Consider how noise can destroy the persistence regime of the population system. For small noise, random trajectories slightly deviate from the initial deterministic attractor (see blue curves in Figure 2). With increasing noise, these deviations increase too, and the random trajectory can intersect and further be zero for any (see red curves in Figure 2). Such annihilation can be interpreted as the noise-induced extinction of the population.

**(a)**

**(b)**

Note that, for larger , the noise with smaller intensity causes the noise-induced extinction. It can be clearly seen in Figure 3 where random states of system (2) are shown for three values of . For any , we started from the deterministic attractor and plotted 100 iterations of the stochastic system (2) after the transient 100 steps. Here, it can be seen that the increasing noise contracts the persistence zone. For instance, in the parametric zone where the deterministic system (1) exhibits persistence with chaotic oscillations, the stochastic system (2) with the noise intensity demonstrates total extinction.

Consider now how to avoid this noise-induced extinction using the appropriate control procedures. Here, our aim is to stabilize the equilibrium in a wide range of the parameter and provide small-amplitude stochastic oscillations near .

Consider the stochastic model with control inputwhere is formed by the feedback regulatorTo stabilize the stochastic oscillations of system (4) with regulator (5), we will use a theory of the stochastic sensitivity synthesis presented in the Appendix. Here, The set of the feedback coefficients of regulator (5) stabilizing of the deterministic system is given by the inequality Following (A.14), we have where is the stochastic sensitivity of the equilibrium in stochastic model (4) with regulator (5). In absence of the control (), the stochastic sensitivity (see the blue curve in Figure 4) of in the zone of its stability is given by the formula Formally, for , is equal to infinity. A problem of the synthesis of the assigned stochastic sensitivity is solved by regulator (5) with the feedback coefficient (see (A.13)) Here, the attainability set of the stochastic sensitivity is defined by a simple inequality . Results of the modeling of system (2) without control and system (4) and (5) with control which synthesizes different values of the stochastic sensitivity are shown in Figure 5. In Figure 5(a), random states are plotted for with control providing (green points) and (red points). As can be seen, the regulator stabilizes and provides uniform dispersion in a wide range of the parameter . A value of the dispersion can be controlled by the assigned . Here, the value is the minimum attainable. In Figure 5(b), random states are plotted for larger noise intensity with control providing this minimum value .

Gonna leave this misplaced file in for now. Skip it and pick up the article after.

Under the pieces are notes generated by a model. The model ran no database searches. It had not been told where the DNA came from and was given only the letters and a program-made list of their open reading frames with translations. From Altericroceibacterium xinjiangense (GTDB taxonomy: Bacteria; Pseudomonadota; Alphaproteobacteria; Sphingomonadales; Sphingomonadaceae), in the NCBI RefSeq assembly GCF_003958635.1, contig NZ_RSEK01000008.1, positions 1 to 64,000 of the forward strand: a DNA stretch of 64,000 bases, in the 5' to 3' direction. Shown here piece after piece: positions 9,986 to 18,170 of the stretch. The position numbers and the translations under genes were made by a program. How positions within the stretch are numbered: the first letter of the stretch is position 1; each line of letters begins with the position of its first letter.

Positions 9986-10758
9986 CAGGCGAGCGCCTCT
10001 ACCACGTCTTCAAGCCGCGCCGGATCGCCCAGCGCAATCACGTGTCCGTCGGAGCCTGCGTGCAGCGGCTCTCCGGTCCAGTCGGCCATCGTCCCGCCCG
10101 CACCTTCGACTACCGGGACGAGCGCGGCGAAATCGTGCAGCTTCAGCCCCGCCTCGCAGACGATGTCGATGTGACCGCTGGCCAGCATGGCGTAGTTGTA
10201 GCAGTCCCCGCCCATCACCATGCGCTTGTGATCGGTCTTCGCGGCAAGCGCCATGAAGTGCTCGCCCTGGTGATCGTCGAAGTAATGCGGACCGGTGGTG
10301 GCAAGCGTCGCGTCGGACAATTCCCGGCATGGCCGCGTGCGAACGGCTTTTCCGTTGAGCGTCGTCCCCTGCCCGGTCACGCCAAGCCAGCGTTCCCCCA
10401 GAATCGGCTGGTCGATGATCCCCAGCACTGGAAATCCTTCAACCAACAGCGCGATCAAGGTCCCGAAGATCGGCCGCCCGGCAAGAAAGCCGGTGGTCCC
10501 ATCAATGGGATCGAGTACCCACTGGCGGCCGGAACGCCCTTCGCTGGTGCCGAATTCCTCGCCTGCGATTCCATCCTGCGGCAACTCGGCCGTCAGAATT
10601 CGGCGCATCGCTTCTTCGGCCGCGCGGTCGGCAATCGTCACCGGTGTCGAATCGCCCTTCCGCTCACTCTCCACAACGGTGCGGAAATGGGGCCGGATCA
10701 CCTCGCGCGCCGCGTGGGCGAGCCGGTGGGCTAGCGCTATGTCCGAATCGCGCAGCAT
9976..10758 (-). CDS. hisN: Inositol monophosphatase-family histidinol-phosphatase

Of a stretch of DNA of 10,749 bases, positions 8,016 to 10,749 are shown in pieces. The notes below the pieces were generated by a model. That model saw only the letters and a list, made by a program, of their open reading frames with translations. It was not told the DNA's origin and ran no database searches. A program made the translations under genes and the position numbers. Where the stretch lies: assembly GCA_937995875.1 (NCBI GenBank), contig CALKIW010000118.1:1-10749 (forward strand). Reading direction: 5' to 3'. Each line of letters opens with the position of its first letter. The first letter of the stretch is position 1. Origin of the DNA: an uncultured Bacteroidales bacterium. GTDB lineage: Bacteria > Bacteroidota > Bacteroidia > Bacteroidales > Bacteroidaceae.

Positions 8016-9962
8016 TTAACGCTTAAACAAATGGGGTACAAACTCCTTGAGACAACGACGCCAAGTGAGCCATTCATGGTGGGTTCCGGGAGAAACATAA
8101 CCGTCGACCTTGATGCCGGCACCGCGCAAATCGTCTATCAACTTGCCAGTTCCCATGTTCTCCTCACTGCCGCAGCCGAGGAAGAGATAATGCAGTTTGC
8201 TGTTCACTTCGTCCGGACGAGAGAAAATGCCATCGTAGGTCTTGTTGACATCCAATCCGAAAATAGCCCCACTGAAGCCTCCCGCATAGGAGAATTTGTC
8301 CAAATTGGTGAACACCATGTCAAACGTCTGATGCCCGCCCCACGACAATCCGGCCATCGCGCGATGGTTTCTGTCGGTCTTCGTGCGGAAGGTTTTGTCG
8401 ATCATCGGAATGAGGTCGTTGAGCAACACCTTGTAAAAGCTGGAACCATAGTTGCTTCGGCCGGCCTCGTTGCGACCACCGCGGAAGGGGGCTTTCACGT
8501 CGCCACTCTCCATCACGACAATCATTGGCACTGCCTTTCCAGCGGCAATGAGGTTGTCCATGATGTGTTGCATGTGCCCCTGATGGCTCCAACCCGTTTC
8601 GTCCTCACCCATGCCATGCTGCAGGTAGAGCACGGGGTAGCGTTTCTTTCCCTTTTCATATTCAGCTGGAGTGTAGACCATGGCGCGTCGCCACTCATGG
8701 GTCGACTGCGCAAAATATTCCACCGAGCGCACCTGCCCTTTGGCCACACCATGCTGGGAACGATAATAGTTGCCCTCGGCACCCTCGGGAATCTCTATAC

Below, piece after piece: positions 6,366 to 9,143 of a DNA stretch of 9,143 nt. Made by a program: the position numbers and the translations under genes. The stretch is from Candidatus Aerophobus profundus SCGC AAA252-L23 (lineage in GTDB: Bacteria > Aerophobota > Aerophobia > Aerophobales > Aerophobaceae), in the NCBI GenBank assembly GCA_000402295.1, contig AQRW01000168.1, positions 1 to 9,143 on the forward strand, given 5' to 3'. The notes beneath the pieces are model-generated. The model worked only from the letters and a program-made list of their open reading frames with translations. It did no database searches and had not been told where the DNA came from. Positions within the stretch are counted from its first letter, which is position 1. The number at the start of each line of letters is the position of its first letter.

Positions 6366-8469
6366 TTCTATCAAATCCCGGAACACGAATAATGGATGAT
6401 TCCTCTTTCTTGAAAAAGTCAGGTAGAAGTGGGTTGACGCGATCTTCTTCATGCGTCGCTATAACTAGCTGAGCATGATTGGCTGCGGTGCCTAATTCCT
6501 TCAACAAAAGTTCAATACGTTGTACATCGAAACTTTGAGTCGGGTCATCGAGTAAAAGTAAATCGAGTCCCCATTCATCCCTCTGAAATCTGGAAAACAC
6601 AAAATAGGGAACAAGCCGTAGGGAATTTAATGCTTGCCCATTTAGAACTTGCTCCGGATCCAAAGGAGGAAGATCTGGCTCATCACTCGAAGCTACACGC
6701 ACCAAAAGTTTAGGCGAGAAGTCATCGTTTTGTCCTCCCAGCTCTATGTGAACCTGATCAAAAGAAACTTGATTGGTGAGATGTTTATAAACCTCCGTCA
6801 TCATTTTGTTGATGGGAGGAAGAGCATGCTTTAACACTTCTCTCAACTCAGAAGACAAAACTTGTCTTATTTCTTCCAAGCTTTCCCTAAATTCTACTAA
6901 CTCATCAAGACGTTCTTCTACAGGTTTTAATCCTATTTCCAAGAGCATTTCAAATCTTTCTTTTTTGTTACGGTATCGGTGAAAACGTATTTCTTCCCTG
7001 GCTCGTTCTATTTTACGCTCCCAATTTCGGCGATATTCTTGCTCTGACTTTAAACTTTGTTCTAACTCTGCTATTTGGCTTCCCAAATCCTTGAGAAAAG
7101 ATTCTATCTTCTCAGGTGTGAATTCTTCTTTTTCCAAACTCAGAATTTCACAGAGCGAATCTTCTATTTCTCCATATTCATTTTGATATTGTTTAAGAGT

**(a)**

**(b)**